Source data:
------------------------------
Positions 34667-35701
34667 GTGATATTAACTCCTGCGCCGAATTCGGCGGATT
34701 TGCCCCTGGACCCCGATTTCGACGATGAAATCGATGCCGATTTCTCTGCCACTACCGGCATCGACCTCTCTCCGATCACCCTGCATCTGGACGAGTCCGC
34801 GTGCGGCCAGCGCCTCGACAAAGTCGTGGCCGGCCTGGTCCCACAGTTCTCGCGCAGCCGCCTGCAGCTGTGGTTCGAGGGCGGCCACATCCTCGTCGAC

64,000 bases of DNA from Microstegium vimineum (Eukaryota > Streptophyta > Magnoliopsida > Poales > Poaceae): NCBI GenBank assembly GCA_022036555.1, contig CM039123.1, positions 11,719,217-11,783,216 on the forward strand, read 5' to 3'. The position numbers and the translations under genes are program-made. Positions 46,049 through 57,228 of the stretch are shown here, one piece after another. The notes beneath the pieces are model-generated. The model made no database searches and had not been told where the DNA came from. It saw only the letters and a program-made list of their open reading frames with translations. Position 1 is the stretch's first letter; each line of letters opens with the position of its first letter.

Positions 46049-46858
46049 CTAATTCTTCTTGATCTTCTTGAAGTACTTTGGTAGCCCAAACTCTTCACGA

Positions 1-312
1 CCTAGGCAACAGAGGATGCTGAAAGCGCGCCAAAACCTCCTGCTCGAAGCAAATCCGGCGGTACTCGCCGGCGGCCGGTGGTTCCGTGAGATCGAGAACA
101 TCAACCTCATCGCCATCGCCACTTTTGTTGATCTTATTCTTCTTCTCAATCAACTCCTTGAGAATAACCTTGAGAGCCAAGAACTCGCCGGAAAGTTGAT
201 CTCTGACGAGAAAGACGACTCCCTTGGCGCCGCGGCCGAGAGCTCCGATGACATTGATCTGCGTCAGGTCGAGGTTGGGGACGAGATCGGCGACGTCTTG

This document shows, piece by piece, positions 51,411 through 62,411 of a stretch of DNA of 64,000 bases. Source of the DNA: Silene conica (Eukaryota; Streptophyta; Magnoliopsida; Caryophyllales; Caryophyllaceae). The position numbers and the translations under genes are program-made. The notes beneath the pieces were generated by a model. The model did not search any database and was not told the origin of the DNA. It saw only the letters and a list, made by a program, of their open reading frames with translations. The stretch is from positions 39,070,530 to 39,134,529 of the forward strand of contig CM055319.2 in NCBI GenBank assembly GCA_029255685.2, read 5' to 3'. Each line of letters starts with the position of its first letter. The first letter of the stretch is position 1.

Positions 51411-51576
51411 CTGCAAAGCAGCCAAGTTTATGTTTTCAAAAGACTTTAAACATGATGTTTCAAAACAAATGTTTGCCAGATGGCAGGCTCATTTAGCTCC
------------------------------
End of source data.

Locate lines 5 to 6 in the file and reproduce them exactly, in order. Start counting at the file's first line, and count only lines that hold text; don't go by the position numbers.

64,000 bases of DNA from Microstegium vimineum (Eukaryota > Streptophyta > Magnoliopsida > Poales > Poaceae): NCBI GenBank assembly GCA_022036555.1, contig CM039123.1, positions 11,719,217-11,783,216 on the forward strand, read 5' to 3'. The position numbers and the translations under genes are program-made. Positions 46,049 through 57,228 of the stretch are shown here, one piece after another. The notes beneath the pieces are model-generated. The model made no database searches and had not been told where the DNA came from. It saw only the letters and a program-made list of their open reading frames with translations. Position 1 is the stretch's first letter; each line of letters opens with the position of its first letter.

Positions 46049-46858